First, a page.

Kenya Airways 2009 AGM

Kenya Airways (KQ) is the cradle of blogging for me – one of their annual general meeting’s (AGM) is the place it all started, the place where the inspiration for blogging, since then it’s been a ritual to attend because I like planes and investments similarly. This year’s AGM, held on September 25, was the first I’ve attended at Kasarani sports gymnasium; previous ones were at their Embakasi HQ, Carnivore and Bomas grounds.

What was remarkable or noteworthy?

shareholders aplenty KQ always draws in shareholders, maybe its because they are rather generous with gifts a.k.a SWAG (more on that later); but the meeting hall is full of the whole rainbow of Kenyan shareholders from business peoples, to student types (perhaps sent as proxies), but mainly older people who perhaps bought shares as far back as the IPO in 1997.

KQ courtesy shames Safaricom a few weeks ago Safaricom held a no-frills AGM that did away with many of the niceties that shareholders are used to. KQ, showed they this was no a costly affair to gold; they had shuttle buses from town to ferry shareholders to and from the meeting and also gave out lunch boxes to all shareholders. The AGM did not have the usual red t-shirt that shareholders are used to, but coming on the back of Safaricom, many were satisfied.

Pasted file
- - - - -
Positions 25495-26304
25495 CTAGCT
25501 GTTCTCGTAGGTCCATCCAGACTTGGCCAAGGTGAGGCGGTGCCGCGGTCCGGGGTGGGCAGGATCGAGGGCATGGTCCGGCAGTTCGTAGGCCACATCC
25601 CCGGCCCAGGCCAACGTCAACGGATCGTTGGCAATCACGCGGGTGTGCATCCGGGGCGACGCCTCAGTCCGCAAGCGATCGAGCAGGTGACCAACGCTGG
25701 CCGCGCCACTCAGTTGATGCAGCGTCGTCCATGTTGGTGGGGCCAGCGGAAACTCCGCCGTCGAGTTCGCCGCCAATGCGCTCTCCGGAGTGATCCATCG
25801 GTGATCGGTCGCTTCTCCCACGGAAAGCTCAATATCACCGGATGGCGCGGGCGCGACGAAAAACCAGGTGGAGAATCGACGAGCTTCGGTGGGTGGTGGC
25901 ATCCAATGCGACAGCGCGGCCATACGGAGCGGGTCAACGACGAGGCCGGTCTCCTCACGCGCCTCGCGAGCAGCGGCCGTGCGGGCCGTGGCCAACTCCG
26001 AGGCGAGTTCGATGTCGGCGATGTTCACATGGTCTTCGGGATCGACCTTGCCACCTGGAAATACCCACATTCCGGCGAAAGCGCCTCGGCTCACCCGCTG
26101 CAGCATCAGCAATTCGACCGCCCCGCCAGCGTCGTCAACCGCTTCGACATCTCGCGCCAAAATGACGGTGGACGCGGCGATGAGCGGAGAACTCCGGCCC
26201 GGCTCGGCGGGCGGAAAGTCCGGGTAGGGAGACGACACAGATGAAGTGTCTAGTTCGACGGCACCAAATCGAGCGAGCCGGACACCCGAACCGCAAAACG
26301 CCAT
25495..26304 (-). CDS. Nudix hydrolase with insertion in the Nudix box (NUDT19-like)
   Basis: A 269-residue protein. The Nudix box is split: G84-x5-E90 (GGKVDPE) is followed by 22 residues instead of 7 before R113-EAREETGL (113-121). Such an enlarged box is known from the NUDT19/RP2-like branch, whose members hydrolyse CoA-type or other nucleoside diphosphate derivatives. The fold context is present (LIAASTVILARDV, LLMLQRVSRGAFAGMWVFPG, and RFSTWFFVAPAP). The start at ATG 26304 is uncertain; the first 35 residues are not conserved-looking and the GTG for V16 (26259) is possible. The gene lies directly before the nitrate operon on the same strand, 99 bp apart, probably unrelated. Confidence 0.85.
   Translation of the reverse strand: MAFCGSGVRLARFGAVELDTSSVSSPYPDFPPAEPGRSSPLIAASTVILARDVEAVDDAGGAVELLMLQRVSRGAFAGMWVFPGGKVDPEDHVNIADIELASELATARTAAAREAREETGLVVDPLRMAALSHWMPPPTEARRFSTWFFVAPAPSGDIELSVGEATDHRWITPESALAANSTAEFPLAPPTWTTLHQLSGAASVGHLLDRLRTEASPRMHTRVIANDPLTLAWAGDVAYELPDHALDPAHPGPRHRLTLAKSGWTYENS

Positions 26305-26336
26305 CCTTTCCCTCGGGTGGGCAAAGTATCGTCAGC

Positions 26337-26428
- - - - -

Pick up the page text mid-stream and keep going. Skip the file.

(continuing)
in the meeting – CEO Titus Naikuni talked about the tough year the airline had from the credit crunch, which affected travel budgets and the price of fuel, which escalated during the year.

Fuel hedging: FD Alex Mbugua tried to explain the subject of fuel hedging, something he said even many accountants don’t understand, but which had left the company with a 5.6 billion loss. The company was able to manage an operating profit of 4 billion ($52 million) before hedging kicked in, even though the price of fuel had gone up to Kshs. 24.5 billion representing 35% of their total costs.
– For the last 5 years they have engaged in fuel hedging, this worked in their favour till 2008 – when with oil looking to zoom past $200 they locked in some contracts, only for the price to nose dive to $40. Overall, in the five years the gains remain a positive Kshs. 516 million.

In response to shareholder questions, he also said: 
– KQ board is reviewing hedging policy, and this is through the committee of the board
– some hedging parties have been reluctant to enter into contracts with KQ of late, and insist on some cash cover